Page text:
The abstract reason is perhaps the most uniquely human capability, relying on the intellect to analyze, discriminate and define things. When applied to the process of realisation, this power provides both its unique strengths and its limiting weaknesses. The strengths of the abstract intellectual reason is that it provides an actual opportunity to escape the bondage of everyday affairs and thus, provide an opportunity for a further development and a new standpoint. It does this through systematically reviewing each thing, whether a material form, or a force, or a thought, and determining if it is limited or unlimited, finite or infinite; and to the extent it determines the limitations, it excludes those forms, forces or ideas. Eventually, it is forced to eliminate everything in manifestation and develop a statement such as we find in the Upanishads at one point, “neti, neti” (“not this, not that”). What the intellect is then left with is an abandonment of action and an increasing stillness, to achieve unification with the Eternal in the form of the unmoving, infinite, and dispassionate stillness of Eternity.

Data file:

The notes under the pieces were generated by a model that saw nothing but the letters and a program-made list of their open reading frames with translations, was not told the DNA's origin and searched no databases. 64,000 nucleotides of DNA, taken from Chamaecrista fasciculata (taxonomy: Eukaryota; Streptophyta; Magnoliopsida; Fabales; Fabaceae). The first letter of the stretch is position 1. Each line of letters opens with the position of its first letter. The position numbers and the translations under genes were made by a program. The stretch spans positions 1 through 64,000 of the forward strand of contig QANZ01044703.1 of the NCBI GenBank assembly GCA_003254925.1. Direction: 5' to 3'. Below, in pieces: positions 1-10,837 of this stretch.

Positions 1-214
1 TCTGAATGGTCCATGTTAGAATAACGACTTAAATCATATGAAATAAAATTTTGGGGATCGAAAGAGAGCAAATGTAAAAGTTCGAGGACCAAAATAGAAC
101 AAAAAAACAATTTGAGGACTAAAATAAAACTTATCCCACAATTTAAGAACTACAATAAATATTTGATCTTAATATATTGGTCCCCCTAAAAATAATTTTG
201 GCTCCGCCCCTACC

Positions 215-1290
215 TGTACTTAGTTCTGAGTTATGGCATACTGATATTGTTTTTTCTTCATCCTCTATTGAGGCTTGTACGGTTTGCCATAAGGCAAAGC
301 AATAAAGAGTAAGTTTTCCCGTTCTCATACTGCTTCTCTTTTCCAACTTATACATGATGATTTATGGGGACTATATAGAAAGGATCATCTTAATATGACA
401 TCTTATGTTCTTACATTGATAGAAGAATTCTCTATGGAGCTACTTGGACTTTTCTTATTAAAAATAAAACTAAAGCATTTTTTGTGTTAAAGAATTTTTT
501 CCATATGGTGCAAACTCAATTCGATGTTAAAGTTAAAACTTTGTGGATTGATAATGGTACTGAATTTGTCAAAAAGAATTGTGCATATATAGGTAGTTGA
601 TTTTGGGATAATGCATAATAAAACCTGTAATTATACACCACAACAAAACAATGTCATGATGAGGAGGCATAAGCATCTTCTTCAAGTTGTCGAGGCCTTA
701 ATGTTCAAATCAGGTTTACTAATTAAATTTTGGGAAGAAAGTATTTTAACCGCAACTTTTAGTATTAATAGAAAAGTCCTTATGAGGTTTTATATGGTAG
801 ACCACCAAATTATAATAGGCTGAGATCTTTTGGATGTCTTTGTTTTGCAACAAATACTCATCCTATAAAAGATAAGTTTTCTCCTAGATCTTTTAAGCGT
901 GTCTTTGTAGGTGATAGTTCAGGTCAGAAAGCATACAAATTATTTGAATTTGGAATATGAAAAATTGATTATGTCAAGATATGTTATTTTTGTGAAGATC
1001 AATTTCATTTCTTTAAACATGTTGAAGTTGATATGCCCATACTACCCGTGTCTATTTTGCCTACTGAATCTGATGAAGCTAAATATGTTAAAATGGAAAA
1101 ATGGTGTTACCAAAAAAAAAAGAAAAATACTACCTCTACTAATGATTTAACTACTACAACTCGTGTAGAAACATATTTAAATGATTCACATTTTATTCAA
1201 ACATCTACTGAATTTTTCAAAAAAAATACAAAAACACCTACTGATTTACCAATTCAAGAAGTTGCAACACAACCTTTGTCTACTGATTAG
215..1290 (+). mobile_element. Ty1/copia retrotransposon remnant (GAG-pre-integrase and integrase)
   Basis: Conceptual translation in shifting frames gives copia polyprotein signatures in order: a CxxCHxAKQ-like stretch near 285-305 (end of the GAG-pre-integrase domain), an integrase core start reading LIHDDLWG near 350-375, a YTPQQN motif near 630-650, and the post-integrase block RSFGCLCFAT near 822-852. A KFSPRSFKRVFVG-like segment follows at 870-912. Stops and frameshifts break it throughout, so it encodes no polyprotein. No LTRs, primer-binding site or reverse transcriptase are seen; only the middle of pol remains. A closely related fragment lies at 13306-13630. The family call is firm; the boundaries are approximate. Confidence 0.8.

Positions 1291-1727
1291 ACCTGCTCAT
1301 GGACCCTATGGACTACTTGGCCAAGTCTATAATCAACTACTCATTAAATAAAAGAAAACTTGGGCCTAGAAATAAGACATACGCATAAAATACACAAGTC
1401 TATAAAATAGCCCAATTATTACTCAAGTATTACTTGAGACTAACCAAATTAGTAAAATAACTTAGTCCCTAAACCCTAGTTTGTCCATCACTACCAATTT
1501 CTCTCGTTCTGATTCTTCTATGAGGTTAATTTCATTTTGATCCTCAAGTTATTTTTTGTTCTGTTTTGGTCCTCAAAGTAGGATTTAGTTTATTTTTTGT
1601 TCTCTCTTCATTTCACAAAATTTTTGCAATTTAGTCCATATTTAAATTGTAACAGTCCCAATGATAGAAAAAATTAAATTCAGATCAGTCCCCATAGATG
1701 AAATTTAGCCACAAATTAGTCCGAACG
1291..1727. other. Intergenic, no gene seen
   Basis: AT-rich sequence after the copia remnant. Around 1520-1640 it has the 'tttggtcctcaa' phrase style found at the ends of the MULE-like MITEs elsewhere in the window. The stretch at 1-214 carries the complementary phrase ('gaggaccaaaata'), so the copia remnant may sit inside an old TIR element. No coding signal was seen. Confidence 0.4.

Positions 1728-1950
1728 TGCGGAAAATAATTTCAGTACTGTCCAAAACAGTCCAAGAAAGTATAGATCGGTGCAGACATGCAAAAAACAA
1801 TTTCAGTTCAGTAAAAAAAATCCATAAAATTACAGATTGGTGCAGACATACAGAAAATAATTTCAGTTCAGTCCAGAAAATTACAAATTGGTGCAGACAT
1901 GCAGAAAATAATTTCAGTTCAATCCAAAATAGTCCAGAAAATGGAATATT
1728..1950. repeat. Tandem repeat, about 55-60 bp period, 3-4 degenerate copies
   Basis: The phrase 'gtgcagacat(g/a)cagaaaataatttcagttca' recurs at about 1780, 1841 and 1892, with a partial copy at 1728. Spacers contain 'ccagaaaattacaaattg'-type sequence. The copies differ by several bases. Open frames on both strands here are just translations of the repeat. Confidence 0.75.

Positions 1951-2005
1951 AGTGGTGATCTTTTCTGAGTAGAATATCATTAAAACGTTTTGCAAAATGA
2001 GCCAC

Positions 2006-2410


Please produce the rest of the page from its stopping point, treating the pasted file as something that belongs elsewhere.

Few are those who are capable of carrying out such an austere path of knowledge. For those, there is no doubt a realisation at the end which has been called Nirvana, or perhaps Nirvikalpa Samadhi (Samadhi without “seed”) from which there is no returning.
The limitation here, besides the fact that few actually can tread this path successfully, is that it does not address either the purpose or reality of the universe, nor the complex human being composed of capabilities and forces other than the pure abstract intellect. It convicts the Creation of being an illusion, a distraction or an irrelevancy. It essentially also forgets that by using a process of negation, it fails to solve the affirmative side. It essential forgets the other great Upanishadic dictum: “All this is the Brahman.”
Sri Aurobindo summarizes: “It negates life in order to return to its source, cuts away from us all that we seem to be in order to get from it to the nameless and impersonal reality of our being. The desires of the heart, the works of the will and the conceptions of the mind are rejected; even in the end knowledge itself is negated and abolished in the Identical and Unknowable.”
Sri Aurobindo, Essays on the Gita, Second Series, Part I, Chapter 7, The Supreme Word of the Gita, pg. 324